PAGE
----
The vines that we grafted and planted early this year have already started to grow. When you plant something or cut something down and try to change it, all kinds of concerning things can happen but we are breathing easier with most varieties in full bloom. That means that what looks like grapes are actually flowers and from the base of the flower emerges the grape. This is a critical time for sunshine, moderate to warm temperatures, not too much heat, and not too much fog. So far, everything is on track. We are trying to finish up shoot removal. After that, we pull leaves around the clusters, being careful to not expose them to too much sunlight to avoid burn. Last year taught us all some good lessons on controlling the heat.
The new Toccata Tasting Room is now open for both outside and inside tasting. It is showing continuous growth and is an enjoyable place to visit.
2019 Malvasia Bianca: I don’t know of anyone else around here that grows this grape. I started growing it many years ago for Beringer Vineyards and discovered that it made a unique floral, aromatic, great tasting wine, preferably made sweet. Some people might call it a first cousin to Muscat Canelli. Serve well chilled and with pungent cheeses, fried foods with a little salt, spring salads, and anything with some spice. This is a sipper and cleanses the palate.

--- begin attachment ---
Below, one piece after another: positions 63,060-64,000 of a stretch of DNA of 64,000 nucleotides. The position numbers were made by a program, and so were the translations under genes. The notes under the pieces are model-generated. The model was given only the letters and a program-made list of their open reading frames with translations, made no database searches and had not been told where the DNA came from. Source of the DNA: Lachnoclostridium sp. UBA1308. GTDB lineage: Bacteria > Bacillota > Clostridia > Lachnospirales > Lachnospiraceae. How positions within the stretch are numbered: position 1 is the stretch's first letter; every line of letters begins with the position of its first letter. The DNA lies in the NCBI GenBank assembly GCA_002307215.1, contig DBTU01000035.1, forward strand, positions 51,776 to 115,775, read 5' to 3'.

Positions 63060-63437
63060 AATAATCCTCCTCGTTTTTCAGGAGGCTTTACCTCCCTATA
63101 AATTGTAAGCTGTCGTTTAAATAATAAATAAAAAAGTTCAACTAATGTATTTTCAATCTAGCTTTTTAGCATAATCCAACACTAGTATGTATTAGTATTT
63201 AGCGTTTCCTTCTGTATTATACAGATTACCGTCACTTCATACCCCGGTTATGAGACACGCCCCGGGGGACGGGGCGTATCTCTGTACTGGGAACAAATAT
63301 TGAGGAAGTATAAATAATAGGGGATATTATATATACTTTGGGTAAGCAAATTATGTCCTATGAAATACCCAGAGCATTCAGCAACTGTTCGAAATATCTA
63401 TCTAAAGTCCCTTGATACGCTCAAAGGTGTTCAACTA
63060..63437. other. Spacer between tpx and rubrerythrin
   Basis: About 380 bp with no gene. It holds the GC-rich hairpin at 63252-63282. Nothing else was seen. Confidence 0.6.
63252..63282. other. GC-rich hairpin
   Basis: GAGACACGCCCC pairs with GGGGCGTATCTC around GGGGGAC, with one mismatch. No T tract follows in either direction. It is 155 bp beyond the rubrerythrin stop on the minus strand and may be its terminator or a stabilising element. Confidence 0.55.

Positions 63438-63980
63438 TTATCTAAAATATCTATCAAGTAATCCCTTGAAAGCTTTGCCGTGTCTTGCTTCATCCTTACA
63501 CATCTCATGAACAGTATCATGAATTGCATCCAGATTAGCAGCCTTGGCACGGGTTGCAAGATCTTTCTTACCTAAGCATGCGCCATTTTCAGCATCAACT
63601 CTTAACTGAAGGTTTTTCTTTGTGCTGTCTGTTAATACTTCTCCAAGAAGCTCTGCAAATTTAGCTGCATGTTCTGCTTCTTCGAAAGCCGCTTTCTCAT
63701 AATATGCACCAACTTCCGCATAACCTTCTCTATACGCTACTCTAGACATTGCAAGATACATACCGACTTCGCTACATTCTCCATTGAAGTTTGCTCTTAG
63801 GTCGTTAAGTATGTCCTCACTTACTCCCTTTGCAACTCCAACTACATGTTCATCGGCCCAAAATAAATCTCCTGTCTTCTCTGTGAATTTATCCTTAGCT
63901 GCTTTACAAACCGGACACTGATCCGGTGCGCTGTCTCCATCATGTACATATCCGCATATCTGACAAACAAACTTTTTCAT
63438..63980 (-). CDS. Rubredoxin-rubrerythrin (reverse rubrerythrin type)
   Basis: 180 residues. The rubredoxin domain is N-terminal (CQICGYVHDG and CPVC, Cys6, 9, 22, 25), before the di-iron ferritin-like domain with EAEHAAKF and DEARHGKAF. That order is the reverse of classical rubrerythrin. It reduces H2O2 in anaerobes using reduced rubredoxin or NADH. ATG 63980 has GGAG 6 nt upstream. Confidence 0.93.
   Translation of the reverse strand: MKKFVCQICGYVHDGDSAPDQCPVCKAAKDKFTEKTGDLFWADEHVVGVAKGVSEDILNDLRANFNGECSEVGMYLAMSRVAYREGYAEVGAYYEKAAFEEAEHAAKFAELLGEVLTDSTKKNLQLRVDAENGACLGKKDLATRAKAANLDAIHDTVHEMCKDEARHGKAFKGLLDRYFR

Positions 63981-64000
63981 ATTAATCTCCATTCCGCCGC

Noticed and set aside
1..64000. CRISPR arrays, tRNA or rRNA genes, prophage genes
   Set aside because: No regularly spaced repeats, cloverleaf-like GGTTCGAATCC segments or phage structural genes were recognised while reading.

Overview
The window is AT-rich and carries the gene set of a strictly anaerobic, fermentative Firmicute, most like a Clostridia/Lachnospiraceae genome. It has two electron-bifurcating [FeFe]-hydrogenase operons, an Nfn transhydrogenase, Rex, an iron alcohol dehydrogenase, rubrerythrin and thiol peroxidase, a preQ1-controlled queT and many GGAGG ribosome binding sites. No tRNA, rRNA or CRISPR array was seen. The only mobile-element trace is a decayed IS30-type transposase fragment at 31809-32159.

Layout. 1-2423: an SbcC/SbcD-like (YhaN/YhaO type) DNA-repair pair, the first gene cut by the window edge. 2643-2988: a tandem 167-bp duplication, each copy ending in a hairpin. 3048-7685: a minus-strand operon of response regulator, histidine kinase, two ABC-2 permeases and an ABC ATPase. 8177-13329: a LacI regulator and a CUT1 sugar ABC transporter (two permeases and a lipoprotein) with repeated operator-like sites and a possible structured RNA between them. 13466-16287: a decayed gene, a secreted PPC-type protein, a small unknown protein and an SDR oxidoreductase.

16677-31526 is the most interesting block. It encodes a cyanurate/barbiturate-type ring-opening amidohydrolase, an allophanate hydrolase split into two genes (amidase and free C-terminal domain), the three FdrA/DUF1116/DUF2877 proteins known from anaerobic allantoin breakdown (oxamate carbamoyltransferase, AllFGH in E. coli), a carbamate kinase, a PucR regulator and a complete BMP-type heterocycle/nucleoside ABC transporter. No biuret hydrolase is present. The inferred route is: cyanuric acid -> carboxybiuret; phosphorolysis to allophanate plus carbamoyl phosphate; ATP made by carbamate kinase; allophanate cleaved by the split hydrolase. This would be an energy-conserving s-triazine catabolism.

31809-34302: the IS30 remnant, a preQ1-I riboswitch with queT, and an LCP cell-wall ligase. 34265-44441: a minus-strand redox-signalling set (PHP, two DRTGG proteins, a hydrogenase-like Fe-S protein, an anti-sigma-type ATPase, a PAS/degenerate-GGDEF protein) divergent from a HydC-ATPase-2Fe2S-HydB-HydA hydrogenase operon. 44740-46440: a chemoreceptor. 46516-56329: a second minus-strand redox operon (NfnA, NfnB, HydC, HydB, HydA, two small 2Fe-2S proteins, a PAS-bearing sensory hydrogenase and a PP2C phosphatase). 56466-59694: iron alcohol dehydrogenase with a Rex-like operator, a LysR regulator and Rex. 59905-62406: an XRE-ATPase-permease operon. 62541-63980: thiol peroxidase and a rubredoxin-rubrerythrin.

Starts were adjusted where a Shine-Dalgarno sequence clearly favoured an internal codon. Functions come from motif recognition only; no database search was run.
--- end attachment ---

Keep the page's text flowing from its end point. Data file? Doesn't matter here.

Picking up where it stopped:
2018 Dolcetto: This wine is often overlooked, even by Italians! Of all the grapes of Piemonte, Dolcetto has the least amount of acid. It is very pleasant to drink and goes down really easy - perfect with that round dish called pizza. When the grapes are grown properly, it might resemble Pinot Noir. It grows in an extremely large bunch that has a hard time maturing, like White Zinfandel. In such cases, we remove excess clusters and cut large bunches in half. Dolcetto has tough competition against Barbera and Nebbiolo, the twin kings of Piemonte, but it deserves to be recognized.
2017 Riserva: What does Valley View Cabernet Sauvignon do to Sangiovese? It makes it a real live super Tuscan. What does that mean? The Sangiovese grape, with its smooth, full, lush, fruity character, takes the edge off of the Cabernet and we end up with a sleek, Chianti-style Cabernet. This ought to confuse everyone! In reality, super Tuscans have become one of the great blends of the last 50 years. Cabernet is still king, but Sangiovese belongs in the royal court.
Summer is here. Freedom is the new normal. Be careful. Spend a lot of time with family and friends who are missed.